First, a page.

Jennifer LoveGrove is the author of two books of poetry, The Dagger Between Her Teeth and I Should Never Have Fired the Sentinel. Her fiction has been published in Taddle Creek. She is currently at work on a novel with the working title Watch How We Walk. Jennifer lives in Toronto where she is the editor/publisher of wayward armadillo press and of the literary zine dig.

For more information on the series, see the Fictitious website.

Saturday, November 18, 2006

A Scattered Post on a Scattered Day

Nowhere on my voluminous "To Do" list was there an imperative to re-read Betsy and the Great World, my favourite instalment in Maud Hart Lovelace's Betsy-Tacy series. But I spent part of today doing just that. Nothing calms me in times of stress as effectively as revisiting a book that is essentially an old friend. Today, Betsy and the Great World did the trick.

For those of you not initiated into the cult of Betsy-Tacy, I offer up an excerpt from the first chapter which nicely sets up the rest of the book. As far as background goes, this particular scene takes place in the summer of 1913, Julia is Betsy’s older sister, Margaret her younger sister, and Tacy her best friend.

     "Don’t think," Mr. Ray continued, "that Mamma and I haven’t seen which way the wind was blowing. You haven’t been happy, Betsy, and we’ve known it."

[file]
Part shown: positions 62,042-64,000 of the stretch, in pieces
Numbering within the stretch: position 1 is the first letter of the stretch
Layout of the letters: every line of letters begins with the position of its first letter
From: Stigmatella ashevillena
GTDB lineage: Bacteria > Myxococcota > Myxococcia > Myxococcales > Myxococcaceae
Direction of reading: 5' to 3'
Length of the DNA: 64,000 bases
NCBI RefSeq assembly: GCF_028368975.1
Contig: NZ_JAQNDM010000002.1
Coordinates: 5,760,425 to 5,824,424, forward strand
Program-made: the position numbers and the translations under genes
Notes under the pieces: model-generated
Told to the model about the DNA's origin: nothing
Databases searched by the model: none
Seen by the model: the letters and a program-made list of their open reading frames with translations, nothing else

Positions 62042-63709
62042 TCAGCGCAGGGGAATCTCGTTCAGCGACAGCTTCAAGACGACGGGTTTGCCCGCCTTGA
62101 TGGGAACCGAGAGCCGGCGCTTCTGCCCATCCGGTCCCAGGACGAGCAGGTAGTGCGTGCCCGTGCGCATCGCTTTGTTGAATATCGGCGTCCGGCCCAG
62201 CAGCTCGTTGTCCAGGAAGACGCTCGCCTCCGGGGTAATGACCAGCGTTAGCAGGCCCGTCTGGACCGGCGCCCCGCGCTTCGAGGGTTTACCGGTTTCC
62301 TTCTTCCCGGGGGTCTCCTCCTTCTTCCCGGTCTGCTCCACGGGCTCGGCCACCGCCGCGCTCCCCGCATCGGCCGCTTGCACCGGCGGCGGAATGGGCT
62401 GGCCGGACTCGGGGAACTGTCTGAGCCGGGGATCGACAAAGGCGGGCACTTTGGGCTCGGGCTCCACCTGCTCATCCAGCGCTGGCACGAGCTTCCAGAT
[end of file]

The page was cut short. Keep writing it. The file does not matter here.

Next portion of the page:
Betsy didn’t speak.
     "You’re going to be a writer," he proceeded thoughtfully. "No doubt about that! You’ve been writing all your life. And you’ve worked harder this summer at that story you’re writing than you’ve worked for all your professors put together. What’s the name of it anyway?"
     "'Emma Middleton Cuts Cross Country,'" Betsy replied. "It's about a little dressmaker, like the one who made my Junior Ball dress. She gets disgusted with everything and walks out and makes a new start."
     "Sounds good," said Mr. Ray, nodding sagely, although he never read stories, except Betsy’s. "You certainly write like a whiz. Do you remember the letter Dr. Sanford wrote you about your story in the college magazine?"
     Betsy nodded, moist-eyed.
     "I was very proud of that letter," Mr. Ray said, which made her tears spill over for it seemed to her that she had given him very little reason to be proud of her lately. He put down his cigar.
     "You're going to be a writer," he repeated, "and you need more education. That’s plain. But college isn’t the only place to get an education. I have a 'snoggestion.'" That was what Mr. Ray always called a particularly good suggestion. "I've sounded Mamma out and she approves. How would you like a year abroad?"
     "But, Papa!" Betsy had thrown her arms around him, frankly crying now. "What a glo-glo-glorious snoggestion! I've always planned to go. But I never thought of you sending me. I thought I’d earn the money myself some day."